What is the Kengne-Ngalamou center?

The Kengne-Ngalamou centre is a tool for defending, protecting and promoting the human rights of PLWHA in particular and legal issues related to health in general.


In the long term, it aims to cover all legal issues arising from the health system in Cameroon, in particular: universal access to health care, treatment and services, medical liability (civil, criminal and administrative)….

Services :

The Kengne-Ngalamou centre offers three types of services: legal, judicial and extrajudicial support.

Legal support for the clinic

This involves educating/sensitizing/training PVRS, administrative, police and judicial authorities through educational talks or lobbying/advocacy actions on:

  • Knowledge of human rights related to HIV/AIDS, constitutionally protected minority rights;
  • The texts on access to care and treatment in Cameroon and relevant in the context of HIV/AIDS: the legal clinic through this activity, helps PLWHA to access medical services, care, treatment at lower costs and to benefit from the efforts of health authorities to make drugs, reagents accessible. The Kengne-Ngalamou centre, by combating discriminatory attitudes, violations of laws on access to care and treatment aims to ensure that PLWHA, sex workers and PLWHA have free access to social and medical services. This activity also contributes to creating a favourable social environment, allowing individuals to be tested, treated and supported without fear of discrimination.
  • mastery of national, regional and international mechanisms for the defence of human rights violations among PVRS;
  • Information on legal rights is disseminated through brochures, on the Internet (via the association’s website) and face-to-face.
  • Consultations are offered by lawyers, jurists, legal assistants of the clinic. Advice is provided in a variety of cases: civil, criminal, commercial, commercial, social, administrative; all types of litigation.
  • The Kengne-Ngalamou centre is also a tool for raising awareness of HIV, human rights and the law among the media, health professionals, employers, trade unions and other groups.

Legal support for the clinic

  • This is essentially the Clinic’s litigation activity in the context of a trial against a PVRS or in the context of a trial initiated by a Pvrs when its right to health has been violated.
  • The accompaniment consists in providing the PVRS with a lawyer to assist it, represent it or defend its interests before the court seised.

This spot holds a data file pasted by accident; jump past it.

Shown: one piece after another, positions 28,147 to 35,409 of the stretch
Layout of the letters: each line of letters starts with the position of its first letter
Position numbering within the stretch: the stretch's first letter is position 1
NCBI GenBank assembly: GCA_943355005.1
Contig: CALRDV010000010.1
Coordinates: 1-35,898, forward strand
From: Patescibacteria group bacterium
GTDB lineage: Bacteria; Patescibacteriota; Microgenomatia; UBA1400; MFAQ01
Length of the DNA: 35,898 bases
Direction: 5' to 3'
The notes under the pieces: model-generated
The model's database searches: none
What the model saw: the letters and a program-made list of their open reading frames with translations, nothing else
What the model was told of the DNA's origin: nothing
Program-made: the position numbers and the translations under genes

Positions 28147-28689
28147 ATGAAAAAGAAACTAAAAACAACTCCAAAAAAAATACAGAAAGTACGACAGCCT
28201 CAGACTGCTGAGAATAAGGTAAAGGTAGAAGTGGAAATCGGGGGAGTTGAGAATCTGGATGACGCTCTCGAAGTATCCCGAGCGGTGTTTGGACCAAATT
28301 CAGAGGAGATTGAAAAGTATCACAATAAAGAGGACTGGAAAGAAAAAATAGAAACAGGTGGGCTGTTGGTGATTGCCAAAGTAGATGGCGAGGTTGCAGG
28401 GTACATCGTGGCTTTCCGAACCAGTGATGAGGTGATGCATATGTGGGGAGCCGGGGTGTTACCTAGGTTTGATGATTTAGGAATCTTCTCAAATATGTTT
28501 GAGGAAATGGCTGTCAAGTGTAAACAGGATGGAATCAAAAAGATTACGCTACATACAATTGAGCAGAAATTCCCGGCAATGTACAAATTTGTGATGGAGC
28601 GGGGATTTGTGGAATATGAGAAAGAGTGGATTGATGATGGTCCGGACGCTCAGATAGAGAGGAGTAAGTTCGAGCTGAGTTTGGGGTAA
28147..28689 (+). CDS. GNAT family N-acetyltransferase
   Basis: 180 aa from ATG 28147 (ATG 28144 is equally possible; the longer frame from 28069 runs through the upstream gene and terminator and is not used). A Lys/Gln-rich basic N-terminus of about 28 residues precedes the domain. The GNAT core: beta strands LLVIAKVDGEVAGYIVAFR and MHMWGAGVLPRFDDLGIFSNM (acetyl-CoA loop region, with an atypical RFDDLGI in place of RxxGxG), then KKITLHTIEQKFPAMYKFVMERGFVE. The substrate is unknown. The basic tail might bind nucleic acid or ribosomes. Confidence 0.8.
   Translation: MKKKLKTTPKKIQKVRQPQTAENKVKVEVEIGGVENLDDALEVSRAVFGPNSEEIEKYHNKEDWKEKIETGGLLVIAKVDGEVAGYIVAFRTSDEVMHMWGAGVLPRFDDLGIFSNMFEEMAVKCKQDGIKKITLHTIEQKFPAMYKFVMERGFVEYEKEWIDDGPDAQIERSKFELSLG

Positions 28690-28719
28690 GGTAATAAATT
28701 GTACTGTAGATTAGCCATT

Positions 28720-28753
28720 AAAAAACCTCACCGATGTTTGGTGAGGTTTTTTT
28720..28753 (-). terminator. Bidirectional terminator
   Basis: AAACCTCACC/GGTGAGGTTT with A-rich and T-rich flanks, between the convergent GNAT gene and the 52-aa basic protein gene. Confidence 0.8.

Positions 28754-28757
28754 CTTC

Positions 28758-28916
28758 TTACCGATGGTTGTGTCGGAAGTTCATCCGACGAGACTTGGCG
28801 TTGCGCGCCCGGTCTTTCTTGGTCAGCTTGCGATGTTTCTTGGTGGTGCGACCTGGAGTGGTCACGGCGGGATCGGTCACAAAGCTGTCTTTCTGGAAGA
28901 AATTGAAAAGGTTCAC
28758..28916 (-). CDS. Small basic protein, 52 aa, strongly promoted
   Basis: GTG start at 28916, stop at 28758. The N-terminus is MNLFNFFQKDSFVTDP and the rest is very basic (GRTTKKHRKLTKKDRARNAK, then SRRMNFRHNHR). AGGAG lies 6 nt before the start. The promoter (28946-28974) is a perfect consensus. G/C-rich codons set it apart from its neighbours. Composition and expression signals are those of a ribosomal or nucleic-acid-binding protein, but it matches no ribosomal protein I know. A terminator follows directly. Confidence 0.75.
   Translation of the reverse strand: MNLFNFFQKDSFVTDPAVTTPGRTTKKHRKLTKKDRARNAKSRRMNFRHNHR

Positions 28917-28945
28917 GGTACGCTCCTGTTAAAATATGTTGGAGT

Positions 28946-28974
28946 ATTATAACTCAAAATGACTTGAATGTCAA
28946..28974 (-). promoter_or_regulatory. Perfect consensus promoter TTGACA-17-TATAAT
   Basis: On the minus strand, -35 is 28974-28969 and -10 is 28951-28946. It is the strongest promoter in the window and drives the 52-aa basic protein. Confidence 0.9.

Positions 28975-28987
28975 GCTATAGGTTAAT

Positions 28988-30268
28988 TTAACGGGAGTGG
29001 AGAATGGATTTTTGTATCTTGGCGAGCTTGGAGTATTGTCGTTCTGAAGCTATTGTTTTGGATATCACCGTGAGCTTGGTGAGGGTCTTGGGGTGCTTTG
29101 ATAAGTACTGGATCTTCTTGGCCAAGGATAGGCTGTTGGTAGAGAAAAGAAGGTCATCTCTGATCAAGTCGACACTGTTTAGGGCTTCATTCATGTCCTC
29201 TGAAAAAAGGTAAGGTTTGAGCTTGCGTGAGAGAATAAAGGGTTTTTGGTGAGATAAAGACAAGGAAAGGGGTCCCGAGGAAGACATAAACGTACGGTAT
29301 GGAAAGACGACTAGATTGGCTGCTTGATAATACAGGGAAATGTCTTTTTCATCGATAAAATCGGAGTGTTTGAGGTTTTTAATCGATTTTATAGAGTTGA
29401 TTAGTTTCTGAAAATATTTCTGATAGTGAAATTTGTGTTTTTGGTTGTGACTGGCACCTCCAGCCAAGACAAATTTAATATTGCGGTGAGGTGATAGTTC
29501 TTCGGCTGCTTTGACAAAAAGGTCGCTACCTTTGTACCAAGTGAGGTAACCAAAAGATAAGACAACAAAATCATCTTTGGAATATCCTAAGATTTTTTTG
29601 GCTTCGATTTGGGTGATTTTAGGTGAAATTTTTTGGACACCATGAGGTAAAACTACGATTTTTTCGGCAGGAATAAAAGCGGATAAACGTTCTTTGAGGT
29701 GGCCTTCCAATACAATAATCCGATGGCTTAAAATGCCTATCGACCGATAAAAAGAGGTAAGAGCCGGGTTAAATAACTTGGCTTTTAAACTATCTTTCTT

• Representation includes written and oral defence, negotiation in the event of a dispute and preparation of documents.
  • Legal aid ranges from the introduction of the legal claim to the exhaustion of various possible legal remedies (appeal, appeal in cassation, opposition, third opposition, civil claim, appeal for review, etc.).
  • The support covers all types of trials: civil, commercial, commercial, social, criminal, administrative and constitutional trials, even the referral to the African Commission on Human and Peoples’ Rights and if the conditions are met, the African Court on Human and Peoples’ Rights.
  • The clinic’s legal actions aim not only to safeguard the fundamental rights of PVRS but also and above all to create precedents in a context where “HIV/AIDS jurisprudence” is not well established and is still slow to be built.
  • These strategic litigation or model cases will have other objectives than the interests of the victim taken in isolation. It is to benefit others in similar situations; to establish a new legal standard, to clarify the application of the law or to solve a problem related to a directive, a discriminatory measure.

Extrajudicial support for the clinic: legal clinic as a conciliation and mediation centre, out-of-court justice.

Assistance outside the traditional framework of the trial: the Kengne-Ngalamou center as a structure for conciliation, mediation and arbitration of individual disputes between PVRS between them and PVRS and third parties. This will be:

  • Mediation for the protection and restoration of the rights of PVRS in the environments where violations are most common (workplace, criminal, hospital…);
  • Reference arbitration centre where other associations fighting for the protection of the rights of Pvrs can refer cases.
  • The Clinic’s extrajudicial support does not stop at arbitral justice. It is also proposed in the context of informal, traditional and religious legal systems. Some legal mechanisms based on traditional justice systems use elders, religious leaders (parish justice and peace committees) and other community figures to resolve conflicts. These mechanisms are generally more easily accessible, less costly and less time-consuming than formal case law mechanisms.

Examples of legal issues covered by the Kengne-Ngalamou centre

  • Discrimination based on HIV status;
  • Problems in access to treatment, care and support services;
  • Problems of privacy and confidentiality violations;
  • Violence against women, PVVIH;
  • Domestic conflicts when one of the partners is living with HIV or is affected by HIV (child custody, alimony, property division, etc.), in the case of serodiscordant couples;
  • Criminal law and HIV transmission;
  • Conviction and prisoners’ rights (including access to condoms, preventive education and HIV treatment);
    Employment issues, including dismissal, discrimination and sick leave entitlements;
  • Occupation status, lease, and accommodation;
    Public health law and the right to informed consent for screening and treatment.